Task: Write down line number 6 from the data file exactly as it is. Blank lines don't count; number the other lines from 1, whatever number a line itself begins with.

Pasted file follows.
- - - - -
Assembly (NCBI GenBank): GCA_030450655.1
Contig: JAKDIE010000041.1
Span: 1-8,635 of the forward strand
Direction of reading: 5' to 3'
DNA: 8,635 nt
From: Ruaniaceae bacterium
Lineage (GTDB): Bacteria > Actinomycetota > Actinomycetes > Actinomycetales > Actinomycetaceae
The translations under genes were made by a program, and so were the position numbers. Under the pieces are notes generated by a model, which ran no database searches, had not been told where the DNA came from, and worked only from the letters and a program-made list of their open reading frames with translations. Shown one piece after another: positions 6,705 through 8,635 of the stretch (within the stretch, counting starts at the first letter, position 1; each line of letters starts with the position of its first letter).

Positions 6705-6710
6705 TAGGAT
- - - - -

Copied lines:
From: Ruaniaceae bacterium